The Little Engine That Should

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Aly Kruse

The plan to build a high-speed rail connecting 24 cities in California is still on the radar despite some calls for the project’s derailing. 

Opponents cite cost, location and environmental impact as major roadblocks.

But with California’s population expected to grow by some 12 million people over the next 25 years, this long-term railway proposal makes a lot of sense. 

When was the last time you drove through Los Angeles, San Diego or San Francisco during rush hour? 

How much more lane-widening can you do to existing freeways to even come close to accommodating that many more cars? 

You can’t.

Build more freeways? Good luck.

Talk to anyone who’s ridden the rails in Europe and nearly all of them will describe the experience in glowing terms. 

High-speed rail makes it possible to wake up to breakfast in Amsterdam, have lunch in London and arrive in Paris in time for dinner. 

Heck, I just want to get from San Diego to L.A. without growing a beard first. 

Two and a half years ago California voters approved a high-speed rail project that would connect Los Angeles and San Francisco by 2020 and eventually expand to Sacramento and San Diego.

But would Californians support the project again if it were put to a vote today?  Probably. 

Back then a barrel of oil went for $55. As of this writing it’s bouncing around $100. 

Just last year voters rejected an initiative to overturn California’s greenhouse gas emissions law.  That was a green light for this project.

A bullet train powered by electricity generated by wind and photovoltaic sources.

The High Speed Rail Authority estimates the entire project will cost about $43 billion.  The state’s Legislative Analysts Office, however, puts the price tag up around $67 billion.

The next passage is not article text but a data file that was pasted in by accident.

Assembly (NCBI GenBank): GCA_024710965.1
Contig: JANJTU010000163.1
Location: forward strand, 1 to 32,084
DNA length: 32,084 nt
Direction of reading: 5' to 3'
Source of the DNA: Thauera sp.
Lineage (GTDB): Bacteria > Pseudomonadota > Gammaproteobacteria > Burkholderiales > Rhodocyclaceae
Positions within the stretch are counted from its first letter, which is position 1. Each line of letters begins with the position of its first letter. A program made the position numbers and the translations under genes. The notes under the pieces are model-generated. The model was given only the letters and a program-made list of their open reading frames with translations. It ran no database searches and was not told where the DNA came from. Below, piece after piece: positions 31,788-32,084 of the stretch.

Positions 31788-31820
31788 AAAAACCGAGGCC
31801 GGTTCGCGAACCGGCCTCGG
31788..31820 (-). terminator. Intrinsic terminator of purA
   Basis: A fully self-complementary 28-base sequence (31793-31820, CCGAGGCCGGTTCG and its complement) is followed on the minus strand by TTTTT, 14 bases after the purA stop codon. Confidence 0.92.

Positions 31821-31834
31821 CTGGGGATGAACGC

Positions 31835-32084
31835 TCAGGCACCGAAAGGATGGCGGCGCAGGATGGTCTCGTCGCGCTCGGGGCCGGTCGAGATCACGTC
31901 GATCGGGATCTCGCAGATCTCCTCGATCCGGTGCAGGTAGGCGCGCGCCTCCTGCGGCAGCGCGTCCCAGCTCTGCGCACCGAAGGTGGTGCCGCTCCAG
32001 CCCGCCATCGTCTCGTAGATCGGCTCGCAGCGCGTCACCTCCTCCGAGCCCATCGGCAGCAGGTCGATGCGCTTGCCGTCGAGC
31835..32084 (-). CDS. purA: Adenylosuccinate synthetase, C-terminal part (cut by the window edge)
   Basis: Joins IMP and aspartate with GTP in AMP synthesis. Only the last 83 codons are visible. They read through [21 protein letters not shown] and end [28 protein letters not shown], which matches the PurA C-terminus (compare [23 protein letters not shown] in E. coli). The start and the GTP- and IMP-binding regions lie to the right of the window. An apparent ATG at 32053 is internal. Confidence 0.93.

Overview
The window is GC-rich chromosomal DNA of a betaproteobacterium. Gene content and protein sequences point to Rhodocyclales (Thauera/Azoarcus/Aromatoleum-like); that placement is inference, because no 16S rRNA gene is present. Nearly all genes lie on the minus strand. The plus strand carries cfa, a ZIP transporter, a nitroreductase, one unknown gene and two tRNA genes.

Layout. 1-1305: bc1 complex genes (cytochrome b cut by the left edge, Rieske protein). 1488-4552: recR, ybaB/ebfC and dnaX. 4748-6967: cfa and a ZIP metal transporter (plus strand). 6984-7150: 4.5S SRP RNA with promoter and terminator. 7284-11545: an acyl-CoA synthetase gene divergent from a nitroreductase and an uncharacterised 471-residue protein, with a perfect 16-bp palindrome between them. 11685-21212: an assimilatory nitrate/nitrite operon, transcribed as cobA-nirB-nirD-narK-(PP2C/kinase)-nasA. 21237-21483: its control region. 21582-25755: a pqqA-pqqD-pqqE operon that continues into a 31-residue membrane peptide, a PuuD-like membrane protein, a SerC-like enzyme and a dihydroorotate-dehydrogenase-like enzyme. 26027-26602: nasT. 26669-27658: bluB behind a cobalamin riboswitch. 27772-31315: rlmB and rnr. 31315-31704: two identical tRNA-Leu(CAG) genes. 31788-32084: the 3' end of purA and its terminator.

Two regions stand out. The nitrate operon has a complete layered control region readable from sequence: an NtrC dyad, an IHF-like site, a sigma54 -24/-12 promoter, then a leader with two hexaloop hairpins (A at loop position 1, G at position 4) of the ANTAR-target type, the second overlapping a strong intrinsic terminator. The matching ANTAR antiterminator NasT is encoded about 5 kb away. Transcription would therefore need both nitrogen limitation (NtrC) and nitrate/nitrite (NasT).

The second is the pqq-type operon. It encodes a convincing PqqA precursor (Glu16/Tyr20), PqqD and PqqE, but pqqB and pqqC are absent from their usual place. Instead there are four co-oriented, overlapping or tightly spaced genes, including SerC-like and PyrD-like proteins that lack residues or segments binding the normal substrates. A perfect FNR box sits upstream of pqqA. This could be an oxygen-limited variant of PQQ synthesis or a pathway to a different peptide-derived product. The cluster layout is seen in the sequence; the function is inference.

But projects like this already have the full support of the Obama administration.

“Within 25 years our goal is to give 80% of Americans access to high speed rail which could allow you to go places in half the time it takes to travel by car”, says President Obama. 

About $10 billion worth of federal high-speed rail funds has been committed to building bullet train lines throughout the nation. 

Even better for California is the fact that plans have been scrapped to build similar projects in Florida, Ohio and Wisconsin. 

That might leave additional government largesse on the table for the Golden State’s rail.

Even so, federal funds alone won’t do it.  Not even close. 

Fortunately California voters have already approved $9 billion in state funds. Only a small portion of those funds would be required to get the project started.

Then there’s private funding. In Europe and Asia, once construction began the private sector came knocking for their piece of the pie. 

Similarly, long-term plans call for private enterprise to eventually take over the operation and maintenance of California’s bullet train system.

In June the mayors of five large California cities released a statement in support of the project. 

They support beginning construction in the Central Valley and building out from there. It’s the same model the Eisenhower administration followed when building the California portion of our nation’s highway system.

Then there are jobs. An estimated 100,00 jobs would be created during each year of the construction phase (which is expected to last until at least 2025).  Add to that number 450,000 permanent jobs upon completion. 

It’s a future where thousands of people gain quality jobs in a trend-setting economic sector.  Thousands of people traveling at speeds up to 220 mph on a train that uses renewable energy sources for power, effectively taking thousands of automobiles off the freeways.  

It’s a future Californians should get on board with today.

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